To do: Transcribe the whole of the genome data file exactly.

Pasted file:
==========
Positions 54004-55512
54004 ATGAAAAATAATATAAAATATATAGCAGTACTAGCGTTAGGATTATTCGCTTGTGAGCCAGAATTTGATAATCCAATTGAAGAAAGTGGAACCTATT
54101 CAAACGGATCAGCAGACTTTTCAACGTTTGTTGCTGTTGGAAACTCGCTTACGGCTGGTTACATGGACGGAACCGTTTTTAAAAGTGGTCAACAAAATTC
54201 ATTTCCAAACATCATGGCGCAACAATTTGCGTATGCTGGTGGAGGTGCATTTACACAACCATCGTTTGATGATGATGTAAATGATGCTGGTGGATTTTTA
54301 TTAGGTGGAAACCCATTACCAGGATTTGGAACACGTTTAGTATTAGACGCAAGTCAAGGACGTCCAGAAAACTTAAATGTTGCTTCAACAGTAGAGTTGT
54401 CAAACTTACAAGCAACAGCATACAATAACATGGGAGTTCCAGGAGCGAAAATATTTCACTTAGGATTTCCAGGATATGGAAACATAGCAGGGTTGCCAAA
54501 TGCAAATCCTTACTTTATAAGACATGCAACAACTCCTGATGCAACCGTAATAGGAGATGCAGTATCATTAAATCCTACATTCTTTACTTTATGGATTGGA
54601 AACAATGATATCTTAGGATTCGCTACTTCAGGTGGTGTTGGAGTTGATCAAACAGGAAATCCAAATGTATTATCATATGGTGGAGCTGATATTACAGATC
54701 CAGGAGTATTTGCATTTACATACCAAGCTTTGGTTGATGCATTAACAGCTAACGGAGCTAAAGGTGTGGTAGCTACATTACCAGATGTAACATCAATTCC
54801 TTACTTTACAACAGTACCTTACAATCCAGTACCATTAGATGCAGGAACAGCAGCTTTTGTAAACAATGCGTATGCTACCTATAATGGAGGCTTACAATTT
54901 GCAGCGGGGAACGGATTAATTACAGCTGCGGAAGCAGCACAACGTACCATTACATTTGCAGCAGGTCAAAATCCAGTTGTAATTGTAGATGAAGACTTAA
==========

Positions 54004-55512
54004 ATGAAAAATAATATAAAATATATAGCAGTACTAGCGTTAGGATTATTCGCTTGTGAGCCAGAATTTGATAATCCAATTGAAGAAAGTGGAACCTATT
54101 CAAACGGATCAGCAGACTTTTCAACGTTTGTTGCTGTTGGAAACTCGCTTACGGCTGGTTACATGGACGGAACCGTTTTTAAAAGTGGTCAACAAAATTC
54201 ATTTCCAAACATCATGGCGCAACAATTTGCGTATGCTGGTGGAGGTGCATTTACACAACCATCGTTTGATGATGATGTAAATGATGCTGGTGGATTTTTA
54301 TTAGGTGGAAACCCATTACCAGGATTTGGAACACGTTTAGTATTAGACGCAAGTCAAGGACGTCCAGAAAACTTAAATGTTGCTTCAACAGTAGAGTTGT
54401 CAAACTTACAAGCAACAGCATACAATAACATGGGAGTTCCAGGAGCGAAAATATTTCACTTAGGATTTCCAGGATATGGAAACATAGCAGGGTTGCCAAA
54501 TGCAAATCCTTACTTTATAAGACATGCAACAACTCCTGATGCAACCGTAATAGGAGATGCAGTATCATTAAATCCTACATTCTTTACTTTATGGATTGGA
54601 AACAATGATATCTTAGGATTCGCTACTTCAGGTGGTGTTGGAGTTGATCAAACAGGAAATCCAAATGTATTATCATATGGTGGAGCTGATATTACAGATC
54701 CAGGAGTATTTGCATTTACATACCAAGCTTTGGTTGATGCATTAACAGCTAACGGAGCTAAAGGTGTGGTAGCTACATTACCAGATGTAACATCAATTCC
54801 TTACTTTACAACAGTACCTTACAATCCAGTACCATTAGATGCAGGAACAGCAGCTTTTGTAAACAATGCGTATGCTACCTATAATGGAGGCTTACAATTT
54901 GCAGCGGGGAACGGATTAATTACAGCTGCGGAAGCAGCACAACGTACCATTACATTTGCAGCAGGTCAAAATCCAGTTGTAATTGTAGATGAAGACTTAA